This type of transfer occurs when an individual’s previously known or mastered skill helps the acquisition/mastery of another complementary skill.
E.g.: From riding a bicycle to riding a motorcycle.

3. CONTENT TO SKILLS TRANSFER

This type of transfer occurs when an individual’s knowledge influences the acquisition of a new skill.
E.g.: From learning about computers to learning how to program.

4. SKILLS TO CONTENT TRANSFER

This type of transfer involves the learning of skills that subsequently facilitate the acquisition, retention, retrieval, and transfer of knowledge. E.g.: From construction of electronic circuits to electronic theory. How to start considering for transfer of learning and how to better the transfer of the learning you’re designing? I’ve just discovered this discipline, so I’m still exploring. However, Dr. Michael Allen suggests a few techniques in his book (1) that could help better the learning transfer:

1. Provide feedback from a simulated supervisor or co-worker.

2. Ask learners how they think what they are learning applies to their actual jobs.

3. Create an unreal world.

4. Use job tasks as the basis for lesson design, case studies, and examples, or follow-up projects.

5. Use guided discovery or cognitive apprenticeship.

6. Incorporate case studies and examples that reflect best practices of proficient employees.

7. Provide a variety of examples and problems based on documented events.

8. Use a high-fidelity simulation while training procedural tasks.

9. Assign projects to be completed during or after the class.

10. Space out the time between review periods.

11. Give practice assignments identifying the key features of new situations wherein learners might apply their new skills appropriately.

12. Provide skill-based training at a time when learners actually need it (just-in-time training). Embed the physical and psychological cues of the job into the instruction.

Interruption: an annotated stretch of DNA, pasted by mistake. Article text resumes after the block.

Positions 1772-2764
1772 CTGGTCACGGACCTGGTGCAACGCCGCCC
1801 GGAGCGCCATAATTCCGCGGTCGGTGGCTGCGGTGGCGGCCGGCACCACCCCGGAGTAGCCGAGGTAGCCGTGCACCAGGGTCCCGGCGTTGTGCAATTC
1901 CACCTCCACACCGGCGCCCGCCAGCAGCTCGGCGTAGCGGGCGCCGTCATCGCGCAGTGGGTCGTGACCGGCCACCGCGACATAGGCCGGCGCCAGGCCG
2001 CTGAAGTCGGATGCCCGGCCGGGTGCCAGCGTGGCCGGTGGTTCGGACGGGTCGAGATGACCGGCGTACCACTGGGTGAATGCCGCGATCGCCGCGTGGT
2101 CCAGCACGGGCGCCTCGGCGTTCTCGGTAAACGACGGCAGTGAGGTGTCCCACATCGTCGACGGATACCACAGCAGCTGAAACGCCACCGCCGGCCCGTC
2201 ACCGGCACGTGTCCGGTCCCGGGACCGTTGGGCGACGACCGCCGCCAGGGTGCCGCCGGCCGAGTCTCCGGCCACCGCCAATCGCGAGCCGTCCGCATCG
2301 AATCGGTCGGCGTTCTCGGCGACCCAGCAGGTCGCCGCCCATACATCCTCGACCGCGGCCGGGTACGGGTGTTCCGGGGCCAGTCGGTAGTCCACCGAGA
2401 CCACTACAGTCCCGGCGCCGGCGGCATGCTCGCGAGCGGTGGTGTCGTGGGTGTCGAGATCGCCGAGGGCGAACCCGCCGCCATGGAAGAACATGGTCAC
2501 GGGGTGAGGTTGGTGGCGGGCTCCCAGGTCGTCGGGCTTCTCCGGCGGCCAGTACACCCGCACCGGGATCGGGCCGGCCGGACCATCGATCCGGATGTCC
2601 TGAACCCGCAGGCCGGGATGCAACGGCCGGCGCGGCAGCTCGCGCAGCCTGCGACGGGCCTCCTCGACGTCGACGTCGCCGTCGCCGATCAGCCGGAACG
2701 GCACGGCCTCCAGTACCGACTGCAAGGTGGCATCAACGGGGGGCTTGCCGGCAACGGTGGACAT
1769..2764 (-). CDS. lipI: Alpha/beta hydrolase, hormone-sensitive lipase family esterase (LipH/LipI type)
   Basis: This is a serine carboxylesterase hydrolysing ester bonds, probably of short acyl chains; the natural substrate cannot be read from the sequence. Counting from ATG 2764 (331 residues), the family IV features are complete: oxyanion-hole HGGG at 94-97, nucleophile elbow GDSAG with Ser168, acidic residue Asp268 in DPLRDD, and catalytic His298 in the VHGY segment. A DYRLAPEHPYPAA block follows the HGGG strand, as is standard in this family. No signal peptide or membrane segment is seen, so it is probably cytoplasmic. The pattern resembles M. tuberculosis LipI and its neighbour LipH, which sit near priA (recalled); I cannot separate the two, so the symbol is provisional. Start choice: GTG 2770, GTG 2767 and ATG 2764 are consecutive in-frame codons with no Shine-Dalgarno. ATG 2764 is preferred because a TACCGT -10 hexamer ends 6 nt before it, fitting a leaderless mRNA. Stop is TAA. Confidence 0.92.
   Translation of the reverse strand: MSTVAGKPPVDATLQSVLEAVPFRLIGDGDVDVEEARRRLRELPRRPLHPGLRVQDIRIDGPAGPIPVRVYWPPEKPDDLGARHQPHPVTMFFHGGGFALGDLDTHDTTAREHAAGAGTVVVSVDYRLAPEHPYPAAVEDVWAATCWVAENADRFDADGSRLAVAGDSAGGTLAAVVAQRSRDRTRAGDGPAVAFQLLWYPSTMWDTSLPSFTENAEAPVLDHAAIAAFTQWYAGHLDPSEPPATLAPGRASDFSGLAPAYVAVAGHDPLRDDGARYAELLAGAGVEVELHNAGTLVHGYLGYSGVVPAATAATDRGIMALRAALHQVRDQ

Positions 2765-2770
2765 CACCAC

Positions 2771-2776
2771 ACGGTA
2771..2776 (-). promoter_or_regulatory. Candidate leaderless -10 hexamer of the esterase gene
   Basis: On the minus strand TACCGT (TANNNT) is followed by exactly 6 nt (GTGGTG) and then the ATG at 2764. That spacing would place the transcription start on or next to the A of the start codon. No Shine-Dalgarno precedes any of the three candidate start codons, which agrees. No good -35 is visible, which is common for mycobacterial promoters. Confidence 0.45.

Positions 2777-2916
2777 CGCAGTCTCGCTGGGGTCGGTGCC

Considering the transfer of learning while designing for deeper learning is definitely a step up from designing purely for engagement. I’m just getting started with incorporating this concept in the learnings that I’m designing – I guess it’s never too late to start.

After all, good knowledge transfer seems like an important link that separates novices from experts. Research has now found that experts in most fields are differentiated from novices not by their strategies but by their rich stores of knowledge. (2)

Well done to you for getting to level one of Transfer of Learning! See you at level two soon!

 

References:

 

1. Michael Allen’s Guide to e-Learning: Building Interactive, Fun, and Effective Learning Programs for Any Company

2. How People Learn: Brain, Mind, Experience, and School

 

Write a Comment

Leave a Reply

Your email address will not be published.

GET INSIGHTS AND LEARNING DELIGHTS STRAIGHT TO YOUR INBOX, SUBSCRIBE TO UPSIDE LEARNING BLOG.

    Don't forget to share this post!

    WANT TO FIND OUT HOW OUR SOLUTIONS CAN IMPACT
    YOUR ORGANISATION?
    CLICK HERE TO GET IN TOUCH